By Andrew Snook
Pharmaceutical packaging supplier broadens its range of services and core competencies through proactive capital investment in leading-edge packaging systems
Headquartered in London, Ont., Jones Healthcare Group has built up an impressive body of knowledge and expertise over the company’s 100-plus years of operation across the country’s health and wellness sectors.
In 2020, their centennial year, the company rebranded as Jones Healthcare Group, aligning its market focus with the company’s strong roots in healthcare and the go-forward vision centered on wellness.
The company’s four business units including Packaging Services, Cartons & Labels, Medication Adherence and Pharmacy, support a broad range of clients, serving small companies to large global organizations that specialize in prescription pharmaceuticals, over-the-counter medications, nutraceuticals, medical devices and personal care products.
The Cartons & Labels unit offers services related to cartons and labels including ideation; graphic design; structural development and prepress services; printing and converting of folding cartons and pressure-sensitive labels.
The Packaging Services unit offers a host of contract packaging services, including bottling, blistering, serialization, pouching, convenience vial filling, secondary packaging and kitting.
Importantly, the vertical integration between the Cartons & Labels and Packaging Services units allows Jones Healthcare to provide customers with turnkey packaging solutions—from initial design to commercial packaging.
In 2013, Jones Healthcare opened doors to a new state-of-the-art Packaging Services site in Brampton, Ont. Registered with both Health Canada and FDA, the 70,000-square-foot facility’s operations are dedicated to regulated packaging.
Primarily, the Packaging Services unit at the Brampton site serves the pharmaceutical market for prescription (branded and generic) and over-the-counter medicines; natural health products, personal care and wellness, self-care and medical device markets.
Chris Gilmor, director of business development, packaging services, at Jones Healthcare Group, says output at the facility is dependent on many factors but some high-level guidance numbers include: more than 750 million pouches; over 30 million bottles; over 150 million blister-packs; and more than 12 million vials.
As Gilmor explains, companies outsource their packaging to Jones Healthcare for a variety of reasons, including capacity availability, new product launches, sampling programs, and to reduce complexity of their operations.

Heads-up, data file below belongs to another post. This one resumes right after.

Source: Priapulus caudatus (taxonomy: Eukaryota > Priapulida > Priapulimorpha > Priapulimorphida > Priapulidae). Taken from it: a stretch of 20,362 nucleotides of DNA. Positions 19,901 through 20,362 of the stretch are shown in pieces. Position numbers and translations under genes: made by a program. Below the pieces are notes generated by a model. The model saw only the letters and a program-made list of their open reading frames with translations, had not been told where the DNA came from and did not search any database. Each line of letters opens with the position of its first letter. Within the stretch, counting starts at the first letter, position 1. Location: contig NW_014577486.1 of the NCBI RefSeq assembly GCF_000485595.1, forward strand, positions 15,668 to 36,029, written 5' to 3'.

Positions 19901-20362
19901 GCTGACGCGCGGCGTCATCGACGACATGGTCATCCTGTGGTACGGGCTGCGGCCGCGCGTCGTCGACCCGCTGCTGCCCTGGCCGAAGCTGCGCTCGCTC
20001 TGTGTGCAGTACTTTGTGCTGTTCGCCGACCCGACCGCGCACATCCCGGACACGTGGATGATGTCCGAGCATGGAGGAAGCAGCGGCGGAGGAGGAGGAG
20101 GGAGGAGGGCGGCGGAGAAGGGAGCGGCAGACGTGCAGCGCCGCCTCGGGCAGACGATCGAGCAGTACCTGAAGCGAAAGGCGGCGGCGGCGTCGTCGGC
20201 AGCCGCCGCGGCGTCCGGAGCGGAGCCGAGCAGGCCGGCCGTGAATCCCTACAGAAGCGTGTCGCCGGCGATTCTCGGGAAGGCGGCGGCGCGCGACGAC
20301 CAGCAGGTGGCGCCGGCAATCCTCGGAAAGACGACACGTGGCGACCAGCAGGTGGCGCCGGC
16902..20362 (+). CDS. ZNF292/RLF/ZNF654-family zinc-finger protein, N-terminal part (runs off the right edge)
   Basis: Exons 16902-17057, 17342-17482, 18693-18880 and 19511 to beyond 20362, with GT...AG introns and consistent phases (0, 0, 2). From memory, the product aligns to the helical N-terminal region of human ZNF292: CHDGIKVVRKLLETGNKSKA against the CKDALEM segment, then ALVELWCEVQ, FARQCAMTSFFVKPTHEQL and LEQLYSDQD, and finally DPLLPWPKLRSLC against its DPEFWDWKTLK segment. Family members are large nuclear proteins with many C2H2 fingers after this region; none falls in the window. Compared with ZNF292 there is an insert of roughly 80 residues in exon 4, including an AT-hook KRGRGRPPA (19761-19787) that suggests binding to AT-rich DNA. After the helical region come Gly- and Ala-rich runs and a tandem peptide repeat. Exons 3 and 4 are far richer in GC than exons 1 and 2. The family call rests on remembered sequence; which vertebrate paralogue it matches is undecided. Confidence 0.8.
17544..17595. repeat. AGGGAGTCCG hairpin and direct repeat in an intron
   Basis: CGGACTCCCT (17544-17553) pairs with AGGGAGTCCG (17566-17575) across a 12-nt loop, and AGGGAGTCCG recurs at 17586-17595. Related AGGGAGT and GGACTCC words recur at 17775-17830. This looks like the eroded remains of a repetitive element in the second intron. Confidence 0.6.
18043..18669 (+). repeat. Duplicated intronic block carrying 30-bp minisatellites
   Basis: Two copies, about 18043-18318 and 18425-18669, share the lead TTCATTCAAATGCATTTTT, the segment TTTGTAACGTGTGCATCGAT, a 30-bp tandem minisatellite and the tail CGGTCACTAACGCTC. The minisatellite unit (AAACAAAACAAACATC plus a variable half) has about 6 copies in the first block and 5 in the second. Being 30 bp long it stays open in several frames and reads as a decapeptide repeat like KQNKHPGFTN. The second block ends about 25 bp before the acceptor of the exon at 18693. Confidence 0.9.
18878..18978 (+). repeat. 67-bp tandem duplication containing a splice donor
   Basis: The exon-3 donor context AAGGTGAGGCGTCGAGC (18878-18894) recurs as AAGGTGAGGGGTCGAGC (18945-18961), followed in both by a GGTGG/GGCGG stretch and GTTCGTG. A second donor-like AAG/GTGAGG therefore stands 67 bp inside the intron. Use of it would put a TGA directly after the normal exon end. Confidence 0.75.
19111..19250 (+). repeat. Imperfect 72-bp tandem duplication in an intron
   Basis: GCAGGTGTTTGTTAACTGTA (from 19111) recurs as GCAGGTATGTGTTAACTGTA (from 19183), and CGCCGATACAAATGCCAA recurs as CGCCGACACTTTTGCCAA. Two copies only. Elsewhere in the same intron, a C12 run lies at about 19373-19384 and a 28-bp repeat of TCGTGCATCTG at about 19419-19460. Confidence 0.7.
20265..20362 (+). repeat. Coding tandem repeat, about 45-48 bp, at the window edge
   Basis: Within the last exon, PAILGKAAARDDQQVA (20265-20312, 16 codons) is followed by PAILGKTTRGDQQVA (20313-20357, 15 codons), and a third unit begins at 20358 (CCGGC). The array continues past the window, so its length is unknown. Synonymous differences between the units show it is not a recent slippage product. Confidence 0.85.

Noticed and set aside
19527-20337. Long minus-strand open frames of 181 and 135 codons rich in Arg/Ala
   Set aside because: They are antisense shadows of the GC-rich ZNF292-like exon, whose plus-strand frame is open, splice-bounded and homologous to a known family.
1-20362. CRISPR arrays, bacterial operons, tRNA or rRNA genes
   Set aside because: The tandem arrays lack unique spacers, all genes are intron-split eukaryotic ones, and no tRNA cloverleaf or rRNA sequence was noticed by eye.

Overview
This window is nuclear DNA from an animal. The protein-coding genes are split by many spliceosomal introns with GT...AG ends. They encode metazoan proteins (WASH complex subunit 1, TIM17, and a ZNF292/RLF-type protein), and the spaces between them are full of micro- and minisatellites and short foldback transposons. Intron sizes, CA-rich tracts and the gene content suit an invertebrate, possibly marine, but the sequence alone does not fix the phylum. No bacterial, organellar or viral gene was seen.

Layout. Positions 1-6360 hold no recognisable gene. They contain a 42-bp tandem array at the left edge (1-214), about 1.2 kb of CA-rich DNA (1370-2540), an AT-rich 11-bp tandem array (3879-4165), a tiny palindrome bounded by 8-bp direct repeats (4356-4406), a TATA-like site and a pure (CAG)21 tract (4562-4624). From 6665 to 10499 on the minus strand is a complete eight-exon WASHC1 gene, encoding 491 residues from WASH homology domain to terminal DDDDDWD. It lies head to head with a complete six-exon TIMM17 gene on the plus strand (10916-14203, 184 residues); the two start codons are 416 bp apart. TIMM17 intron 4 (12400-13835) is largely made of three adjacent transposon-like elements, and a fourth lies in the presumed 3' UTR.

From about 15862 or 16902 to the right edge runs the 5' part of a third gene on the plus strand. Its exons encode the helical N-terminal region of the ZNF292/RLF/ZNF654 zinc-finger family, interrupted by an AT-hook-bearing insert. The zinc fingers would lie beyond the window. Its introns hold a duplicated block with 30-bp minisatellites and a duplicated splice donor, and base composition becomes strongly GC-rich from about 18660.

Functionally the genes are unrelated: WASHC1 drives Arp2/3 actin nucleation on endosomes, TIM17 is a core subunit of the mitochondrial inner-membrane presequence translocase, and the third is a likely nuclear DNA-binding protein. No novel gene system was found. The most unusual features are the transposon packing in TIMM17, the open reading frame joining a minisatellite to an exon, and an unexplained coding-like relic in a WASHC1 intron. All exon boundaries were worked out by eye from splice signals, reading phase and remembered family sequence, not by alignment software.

Since building its new facility, Jones Healthcare continues to upgrade operations with new packaging technologies, including a $20-million investment in manufacturing equipment across the company over the last two years.
One of the key investments involved installation of a brand-new Uhlmann IBC 150 Monoblock Bottling Unit, manufactured by renowned German pharmaceutical packaging equipment manufacturer Uhlmann Pac-Systeme GmbH & Co. KG.
“They were looking at a machine flexible enough to handle a wide range of pharmaceutical bottles that can be run on the line,” recalls Manasvi Hegde, national sales manager for Uhlmann Packaging Systems in Towaco, N.J.
“The machine we partnered on is capable of running the entire range from 30-cc to 1,500-cc bottles on the line.”
Says Hegde: “Instead of having machines made in a conventional style, they selected our Monoblock integrated solution to provide the most flexibility, while improving efficiency by removing additional processes.”
Distributed in Canada by packaging line integration specialists Shawpak Systems of Oakville, Ont., the IBC 150 Monoblock Bottling Unit swings into action as soon as the bottles enter the bottle unscrambler, which separates, orients and air-rinses them before they are conveyed inside the machine.
The Uhlmann IBC 150 Monoblock Bottling Unit has four primary functions:
- Desiccant insertion, either pouch or canister;
- Product counting and filling, using a high-end Cremer counter to ensure the highest counting accuracy;
- Dunnage insertion with cotton or rayon (optional) to protect tablets that are friable;
- Capping, with press-on or screwed-cap designs.